- Obtain large-diameter drill core from the Big Zinc zone for confirmatory metallurgy test work.
New, underground drill holes also may provide a platform for geophysical exploration of Kipushi's deep mineral potential, leveraging the Ivanhoe group's proprietary, in-house expertise. Kipushi has never been evaluated using modern geophysical techniques.
Most of the drilling will be conducted from sites on the hanging-wall development drift at the 1,270-metre level and from the footwall ramp below the 1,150-metre level.
The first assays from Ivanhoe drilling program at Kipushi were received on July 14, 2014: Among the significant results received to that date:
- Three holes drilled to validate historical models of the down-plunge continuity of Big Zinc mineralization returned zinc grades of 40.9% over 348.5 metres, 44.8% over 339.4 metres, and 33.3% over 305.8 metres. The down-plunge geometry of the holes does not allow for estimation of true widths.
- Internal zones of exceptionally rich mineralization in the first two holes, KPU001 and KPU002, returned zinc grades of 60.4% over 35.1 metres, 56.3% over 18.0 metres, and 56.6% over 71 metres. These internal zones also returned germanium grades of 87.2, 120.4 and 111.9 grams per tonne (g/t), respectively.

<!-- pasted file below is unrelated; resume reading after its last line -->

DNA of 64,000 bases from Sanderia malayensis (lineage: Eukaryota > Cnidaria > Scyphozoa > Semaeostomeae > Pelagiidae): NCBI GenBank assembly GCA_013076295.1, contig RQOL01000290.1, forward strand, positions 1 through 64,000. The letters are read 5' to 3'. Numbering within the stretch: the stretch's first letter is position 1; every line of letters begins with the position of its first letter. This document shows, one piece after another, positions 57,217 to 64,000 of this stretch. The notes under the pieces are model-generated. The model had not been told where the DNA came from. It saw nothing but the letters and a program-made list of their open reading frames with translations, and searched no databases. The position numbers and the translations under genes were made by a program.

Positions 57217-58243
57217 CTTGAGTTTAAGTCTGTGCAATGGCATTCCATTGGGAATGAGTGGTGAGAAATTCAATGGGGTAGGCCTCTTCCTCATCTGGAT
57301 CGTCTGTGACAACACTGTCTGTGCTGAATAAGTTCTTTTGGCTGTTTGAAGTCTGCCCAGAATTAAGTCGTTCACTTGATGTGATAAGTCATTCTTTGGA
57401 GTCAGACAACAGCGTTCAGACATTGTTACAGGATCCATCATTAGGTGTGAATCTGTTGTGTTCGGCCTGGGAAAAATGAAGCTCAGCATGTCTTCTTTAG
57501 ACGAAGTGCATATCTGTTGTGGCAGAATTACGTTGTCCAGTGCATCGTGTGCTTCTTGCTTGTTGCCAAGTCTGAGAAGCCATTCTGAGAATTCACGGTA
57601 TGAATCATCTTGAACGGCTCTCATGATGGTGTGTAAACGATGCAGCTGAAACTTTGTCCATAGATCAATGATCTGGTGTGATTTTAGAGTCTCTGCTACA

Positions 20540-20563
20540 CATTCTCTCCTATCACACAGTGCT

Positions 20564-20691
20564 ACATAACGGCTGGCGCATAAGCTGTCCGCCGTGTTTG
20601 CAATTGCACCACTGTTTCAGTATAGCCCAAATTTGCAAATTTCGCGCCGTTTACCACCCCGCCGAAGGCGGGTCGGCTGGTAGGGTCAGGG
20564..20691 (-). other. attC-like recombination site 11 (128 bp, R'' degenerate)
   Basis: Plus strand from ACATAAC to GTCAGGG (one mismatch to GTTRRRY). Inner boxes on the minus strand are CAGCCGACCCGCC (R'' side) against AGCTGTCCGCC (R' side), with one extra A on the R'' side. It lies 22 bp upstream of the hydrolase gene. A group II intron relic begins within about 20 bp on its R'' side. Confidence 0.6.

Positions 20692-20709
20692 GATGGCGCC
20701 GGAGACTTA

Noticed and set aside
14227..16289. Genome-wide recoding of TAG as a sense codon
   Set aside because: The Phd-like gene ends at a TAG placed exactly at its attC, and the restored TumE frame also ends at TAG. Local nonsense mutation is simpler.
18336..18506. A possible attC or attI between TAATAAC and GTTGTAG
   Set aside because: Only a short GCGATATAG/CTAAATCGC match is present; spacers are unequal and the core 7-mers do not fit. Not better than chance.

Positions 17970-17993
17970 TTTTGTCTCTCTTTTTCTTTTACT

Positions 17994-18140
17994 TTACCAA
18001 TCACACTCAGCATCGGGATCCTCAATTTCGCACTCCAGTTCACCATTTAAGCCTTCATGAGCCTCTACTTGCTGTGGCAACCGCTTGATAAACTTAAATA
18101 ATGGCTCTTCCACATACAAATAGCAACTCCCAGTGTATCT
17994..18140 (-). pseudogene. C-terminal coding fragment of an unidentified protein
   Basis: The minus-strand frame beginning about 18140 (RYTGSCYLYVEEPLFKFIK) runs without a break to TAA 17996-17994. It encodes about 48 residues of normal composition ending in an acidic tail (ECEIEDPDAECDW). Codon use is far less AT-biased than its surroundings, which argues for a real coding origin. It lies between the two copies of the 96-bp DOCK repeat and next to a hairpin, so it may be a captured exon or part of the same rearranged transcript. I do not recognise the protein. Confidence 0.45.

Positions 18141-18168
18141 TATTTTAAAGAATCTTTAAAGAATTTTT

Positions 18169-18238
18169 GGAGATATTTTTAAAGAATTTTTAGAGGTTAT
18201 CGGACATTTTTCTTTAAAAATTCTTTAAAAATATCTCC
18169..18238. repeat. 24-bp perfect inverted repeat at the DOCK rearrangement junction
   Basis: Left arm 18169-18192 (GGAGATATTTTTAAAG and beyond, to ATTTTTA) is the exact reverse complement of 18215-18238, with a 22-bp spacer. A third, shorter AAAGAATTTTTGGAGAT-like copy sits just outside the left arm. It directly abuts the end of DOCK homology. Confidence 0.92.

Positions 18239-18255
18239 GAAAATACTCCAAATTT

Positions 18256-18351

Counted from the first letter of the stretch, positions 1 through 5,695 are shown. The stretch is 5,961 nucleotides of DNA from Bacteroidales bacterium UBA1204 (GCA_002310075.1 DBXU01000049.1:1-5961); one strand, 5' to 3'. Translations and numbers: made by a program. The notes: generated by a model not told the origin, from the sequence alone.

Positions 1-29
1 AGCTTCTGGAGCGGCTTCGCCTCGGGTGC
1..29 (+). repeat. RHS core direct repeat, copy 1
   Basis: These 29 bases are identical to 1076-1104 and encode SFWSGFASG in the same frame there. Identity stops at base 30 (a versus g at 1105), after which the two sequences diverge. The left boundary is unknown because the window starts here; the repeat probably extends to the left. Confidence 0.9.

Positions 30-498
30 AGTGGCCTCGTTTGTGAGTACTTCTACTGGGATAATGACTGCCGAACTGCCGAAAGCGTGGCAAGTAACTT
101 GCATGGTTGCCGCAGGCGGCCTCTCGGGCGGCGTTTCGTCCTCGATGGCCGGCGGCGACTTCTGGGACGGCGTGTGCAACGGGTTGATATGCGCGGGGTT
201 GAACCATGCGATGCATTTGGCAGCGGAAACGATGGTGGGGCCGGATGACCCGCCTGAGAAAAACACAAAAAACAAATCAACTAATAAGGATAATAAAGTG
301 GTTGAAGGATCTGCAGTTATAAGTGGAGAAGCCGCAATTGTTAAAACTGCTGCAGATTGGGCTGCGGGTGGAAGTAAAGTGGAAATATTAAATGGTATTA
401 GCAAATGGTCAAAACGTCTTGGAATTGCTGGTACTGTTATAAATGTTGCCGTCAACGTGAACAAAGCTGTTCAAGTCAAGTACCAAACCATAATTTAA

- An internal copper-silver-germanium rich zone in the third hole KPU003 graded 6.1% copper, 44.5% zinc, 144 g/t silver and 66.9 g/t germanium over 31 metres from 197 metres. Historical resource estimates at Kipushi excluded silver and germanium.
- The third hole, KPU003, also discovered a zone grading 58.6% zinc and 293.8 g/t germanium over 22.3 metres, approximately 180 metres below the historical measured and indicated resources. This exceptional grade intersection may represent an extension to the Big Zinc or the start of a new zinc- and germanium-rich zone, and will be followed up by ongoing drilling.
- In addition, two holes from Ivanhoe's exploratory drilling program targeting the Série Récurrente ("Recurring Series") zone at the north end of the Kipushi deposit returned very high copper and silver grades. Hole KPU008 intersected 11.4 metres (estimated true width of 11.2 metres) grading 17% copper and 89.6 g/t silver.
Historical Resource Estimate